Skip to main content

Sign up for our newsletter.

Quality journalism. Progressive values. Direct to your inbox.

EPA Nominee Pruitt's Hearing Shows Him Poised to Be "Every Polluter's Ally"

Bernie Sanders and others blasted Scott Pruitt's anti-environment record on Wednesday, echoing scores of groups that oppose to his nomination

Deirdre Fulton

President-elect Donald Trump's pick to lead the Environmental Protection Agency, Scott Pruitt. (Screenshot)

Sen. Bernie Sanders (I-Vt) and his Democratic colleagues on the Senate Environment and Public Works committee dug into Environmental Protection Agency (EPA) nominee Scott Pruitt on Wednesday, blasting his record of suing the very agency he's been selected to lead, and putting his fossil fuel industry ties front and center. 

As Ben Jervey and Steve Horn reported for DeSmog Blog, the morning hearing unfolded in something of a pattern, with "Republican members complimenting the [Oklahoma] attorney general and lobbing him softball questions, and the Democrats grilling him on his stance on climate science, his ties to the fossil fuel industry, and his perspective on what role the EPA has in actually, well, protecting the environment."

"Ninety-seven percent of the scientists who wrote articles in peer-reviewed journals believe that human activity is the fundamental reason we are seeing climate change. Do you disagree with that?" Sanders asked Pruitt. 

While Pruitt didn't deny that humans are at least partially contributing to global warming, he wouldn't be tied down on to what extent that is true. "I believe the ability to measure with precision the degree of human activity's impact on the climate is subject to more debate," he said.

Sanders pressed further, asking point-blank: "Why is the climate changing?" As Pruitt waffled, Sanders interjected, "I'm asking your personal opinion." 

"My personal opinion is immaterial to the job I'm carrying out," Pruitt told the Senate committee.

Sanders scoffed in response. "You are going to be the head of the agency to protect the environment, and your personal feelings about whether climate change is caused by human activity and carbon emissions is immaterial?" he asked.

Watch below:

The Hill reports:

Sanders also briefly pressed Pruitt on why he didn't do more, or at least say more, regarding the sharp increase in earthquakes in Oklahoma caused by the oil and natural gas drilling industry.

Pruitt said only that he was "concerned" about the quakes, and Oklahoma's Corporation Commission is the primary body regulating that, not his office.

"If that's the kind of EPA administrator you will be," Sanders said, "you're not going to get my vote."

When it was her turn, Sen. Kristen Gillibrand (D-N.Y.) spoke passionately about how environmental regulations impact human health. 

Meanwhile, several senators called out Pruitt's ties to the fossil fuels sector, with Sen. Sheldon Whitehouse (D-R.I.) holding up a chart illustrating how Pruitt has benefited financially from entities including Devon Energy, Southern Company, Koch Industries, and ExxonMobil. 

Sen. Jeff Merkley (D-Ore.) focused on a letter Pruitt's office sent to the EPA—one revealed by the New York Times to have been written almost entirely by Devon Energy. "A public office is about serving the public," Merkley said. "You used your office as a direct extension of an oil company rather than a direct extension of the public health of the people of Oklahoma."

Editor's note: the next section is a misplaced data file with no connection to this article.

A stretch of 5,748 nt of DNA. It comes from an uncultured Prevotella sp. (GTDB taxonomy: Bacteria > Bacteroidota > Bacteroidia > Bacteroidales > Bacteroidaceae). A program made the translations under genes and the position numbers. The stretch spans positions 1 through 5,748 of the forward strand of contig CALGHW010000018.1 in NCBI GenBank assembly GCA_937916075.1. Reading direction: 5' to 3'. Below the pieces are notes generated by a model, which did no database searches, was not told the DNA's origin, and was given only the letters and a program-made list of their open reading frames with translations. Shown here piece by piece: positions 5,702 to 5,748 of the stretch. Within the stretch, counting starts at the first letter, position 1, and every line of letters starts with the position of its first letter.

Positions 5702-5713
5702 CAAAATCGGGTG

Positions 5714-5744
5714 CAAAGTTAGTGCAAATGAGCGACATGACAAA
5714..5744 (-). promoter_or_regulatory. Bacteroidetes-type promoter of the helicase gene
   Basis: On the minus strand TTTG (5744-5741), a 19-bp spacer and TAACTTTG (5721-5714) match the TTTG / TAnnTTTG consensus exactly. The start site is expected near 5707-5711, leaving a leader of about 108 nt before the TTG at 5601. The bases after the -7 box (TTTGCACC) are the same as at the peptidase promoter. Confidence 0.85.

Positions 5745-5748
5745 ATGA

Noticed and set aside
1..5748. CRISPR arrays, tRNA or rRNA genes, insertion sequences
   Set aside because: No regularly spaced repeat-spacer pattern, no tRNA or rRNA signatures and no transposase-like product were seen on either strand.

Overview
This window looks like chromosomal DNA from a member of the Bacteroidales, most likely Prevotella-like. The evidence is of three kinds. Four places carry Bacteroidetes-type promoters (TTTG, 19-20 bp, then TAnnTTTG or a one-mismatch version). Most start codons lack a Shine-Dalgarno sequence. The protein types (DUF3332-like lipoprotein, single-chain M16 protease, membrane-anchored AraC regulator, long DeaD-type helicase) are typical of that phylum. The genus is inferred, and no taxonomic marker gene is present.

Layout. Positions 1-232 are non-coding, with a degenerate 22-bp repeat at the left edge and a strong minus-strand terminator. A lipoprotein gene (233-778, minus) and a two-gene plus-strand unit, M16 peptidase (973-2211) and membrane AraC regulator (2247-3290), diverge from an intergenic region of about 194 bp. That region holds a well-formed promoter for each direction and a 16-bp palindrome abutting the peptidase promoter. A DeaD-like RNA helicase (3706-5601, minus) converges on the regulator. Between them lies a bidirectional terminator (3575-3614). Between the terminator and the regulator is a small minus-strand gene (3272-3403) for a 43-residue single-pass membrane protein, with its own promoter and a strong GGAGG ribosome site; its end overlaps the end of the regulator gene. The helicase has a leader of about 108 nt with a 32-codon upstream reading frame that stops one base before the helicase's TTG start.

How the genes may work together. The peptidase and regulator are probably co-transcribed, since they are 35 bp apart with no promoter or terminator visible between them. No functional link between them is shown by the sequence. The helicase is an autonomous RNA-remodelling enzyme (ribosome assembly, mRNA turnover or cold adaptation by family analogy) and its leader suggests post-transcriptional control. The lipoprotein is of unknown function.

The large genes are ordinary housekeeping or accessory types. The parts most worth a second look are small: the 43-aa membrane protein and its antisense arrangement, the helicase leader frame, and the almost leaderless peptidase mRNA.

And Sen. Ed Markey (D-Mass.) "warned that Americans will view the EPA as 'every polluter's ally' unless [Pruitt] commits to completely recusing himself from ongoing litigation Oklahoma has taken against the EPA," as NBC News reported

"Otherwise, honestly, people are going to think it's not just the fox guarding the hen house. It's the fox destroying the hen house," Markey said. 

Pruitt would not do so. 

The hearing took place as major scientific agencies announced that 2016 was the hottest year on record, for the third year in a row.

Our work is licensed under Creative Commons (CC BY-NC-ND 3.0). Feel free to republish and share widely.

This is the world we live in. This is the world we cover.

Because of people like you, another world is possible. There are many battles to be won, but we will battle them together—all of us. Common Dreams is not your normal news site. We don't survive on clicks. We don't want advertising dollars. We want the world to be a better place. But we can't do it alone. It doesn't work that way. We need you. If you can help today—because every gift of every size matters—please do. Without Your Support We Simply Don't Exist.

Please select a donation method:

Poll: Overwhelming Majority of US Voters Want Robust Regulation of Tech Companies

"When it comes to Big Tech's monopoly power and surveillance business model, the public is unified: They want action. They want to see the Big Tech companies broken up and users' privacy protected."

Brett Wilkins ·

228 Republicans Blasted for Brief Urging Supreme Court to Overturn Roe v. Wade

"Every single politician who signed this amicus brief is actively working to strip away our fundamental freedoms and endanger pregnant people and families across the country."

Jessica Corbett ·

'Historic Victory': Bayer to End US Residential Sales of Glyphosate-Based Herbicides

"As agricultural, large-scale use of this toxic pesticide continues, our farmworkers remain at risk. It's time for EPA to act and ban glyphosate for all uses."

Kenny Stancil ·

73 Major Corporations Paid Just 5.3% Federal Tax Rate Between 2018 and 2020: Report

Thirty-nine other companies paid no federal corporate tax during the three-year period, in which they collectively reaped over $120 billion in profits.

Brett Wilkins ·

Biden Asks Congress to Act to Prevent Evictions—Just 3 Days Before Moratorium Expires

"These calls should have come weeks ago, not 72 hours before the moratorium expires."

Jake Johnson ·